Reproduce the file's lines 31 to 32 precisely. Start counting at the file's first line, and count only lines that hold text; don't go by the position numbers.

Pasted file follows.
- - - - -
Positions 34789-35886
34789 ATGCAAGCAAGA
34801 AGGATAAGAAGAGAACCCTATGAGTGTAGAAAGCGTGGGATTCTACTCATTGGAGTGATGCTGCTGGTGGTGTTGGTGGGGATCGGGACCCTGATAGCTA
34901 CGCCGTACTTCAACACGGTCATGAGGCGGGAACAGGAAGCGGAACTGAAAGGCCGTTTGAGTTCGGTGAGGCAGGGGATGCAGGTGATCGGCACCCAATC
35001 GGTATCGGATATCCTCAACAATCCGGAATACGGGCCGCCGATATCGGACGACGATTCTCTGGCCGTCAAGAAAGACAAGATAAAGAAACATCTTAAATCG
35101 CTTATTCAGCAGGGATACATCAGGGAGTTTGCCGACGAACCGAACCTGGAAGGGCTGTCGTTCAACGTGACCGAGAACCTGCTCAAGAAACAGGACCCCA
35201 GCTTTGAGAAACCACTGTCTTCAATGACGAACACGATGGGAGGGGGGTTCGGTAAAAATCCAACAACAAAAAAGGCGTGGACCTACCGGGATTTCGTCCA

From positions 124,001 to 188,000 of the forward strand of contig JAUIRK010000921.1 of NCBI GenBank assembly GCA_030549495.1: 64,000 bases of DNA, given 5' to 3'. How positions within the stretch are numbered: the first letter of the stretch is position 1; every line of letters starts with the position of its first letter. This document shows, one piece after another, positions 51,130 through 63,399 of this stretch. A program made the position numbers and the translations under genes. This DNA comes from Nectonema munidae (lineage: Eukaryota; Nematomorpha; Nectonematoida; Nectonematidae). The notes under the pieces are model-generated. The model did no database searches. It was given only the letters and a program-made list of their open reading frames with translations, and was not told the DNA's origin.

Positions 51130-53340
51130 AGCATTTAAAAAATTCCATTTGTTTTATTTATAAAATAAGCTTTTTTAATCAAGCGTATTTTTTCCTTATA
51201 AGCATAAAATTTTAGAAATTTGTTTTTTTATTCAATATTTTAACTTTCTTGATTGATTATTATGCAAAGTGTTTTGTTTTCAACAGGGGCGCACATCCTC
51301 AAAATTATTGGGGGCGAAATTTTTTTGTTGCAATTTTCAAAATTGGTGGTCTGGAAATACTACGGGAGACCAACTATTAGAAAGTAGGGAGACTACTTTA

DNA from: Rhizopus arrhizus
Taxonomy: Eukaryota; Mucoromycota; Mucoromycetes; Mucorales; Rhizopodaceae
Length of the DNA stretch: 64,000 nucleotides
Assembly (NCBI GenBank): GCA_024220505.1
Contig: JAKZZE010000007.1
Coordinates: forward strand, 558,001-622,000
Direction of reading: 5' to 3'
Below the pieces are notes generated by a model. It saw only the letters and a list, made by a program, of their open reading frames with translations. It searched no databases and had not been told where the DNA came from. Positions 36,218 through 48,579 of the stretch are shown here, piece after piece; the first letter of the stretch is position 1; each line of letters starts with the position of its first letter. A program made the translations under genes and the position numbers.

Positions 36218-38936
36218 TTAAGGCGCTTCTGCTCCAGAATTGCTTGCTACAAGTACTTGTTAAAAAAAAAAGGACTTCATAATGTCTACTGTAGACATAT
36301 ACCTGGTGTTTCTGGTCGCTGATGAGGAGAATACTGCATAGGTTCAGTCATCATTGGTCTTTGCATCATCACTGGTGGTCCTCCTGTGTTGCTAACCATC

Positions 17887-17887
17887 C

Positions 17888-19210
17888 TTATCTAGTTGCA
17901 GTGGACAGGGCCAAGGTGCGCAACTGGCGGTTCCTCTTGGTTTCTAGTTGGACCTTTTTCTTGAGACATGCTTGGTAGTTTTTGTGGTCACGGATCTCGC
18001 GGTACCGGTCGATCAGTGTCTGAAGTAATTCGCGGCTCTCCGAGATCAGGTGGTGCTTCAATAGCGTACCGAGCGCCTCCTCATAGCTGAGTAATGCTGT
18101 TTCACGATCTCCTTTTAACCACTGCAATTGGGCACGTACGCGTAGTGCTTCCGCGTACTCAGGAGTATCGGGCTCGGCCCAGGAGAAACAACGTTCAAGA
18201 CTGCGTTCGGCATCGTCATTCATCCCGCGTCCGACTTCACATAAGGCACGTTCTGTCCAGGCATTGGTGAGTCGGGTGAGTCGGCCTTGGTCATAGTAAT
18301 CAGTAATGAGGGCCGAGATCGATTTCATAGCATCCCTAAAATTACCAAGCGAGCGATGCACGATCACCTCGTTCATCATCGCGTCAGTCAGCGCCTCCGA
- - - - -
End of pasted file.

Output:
18201 CTGCGTTCGGCATCGTCATTCATCCCGCGTCCGACTTCACATAAGGCACGTTCTGTCCAGGCATTGGTGAGTCGGGTGAGTCGGCCTTGGTCATAGTAAT
18301 CAGTAATGAGGGCCGAGATCGATTTCATAGCATCCCTAAAATTACCAAGCGAGCGATGCACGATCACCTCGTTCATCATCGCGTCAGTCAGCGCCTCCGA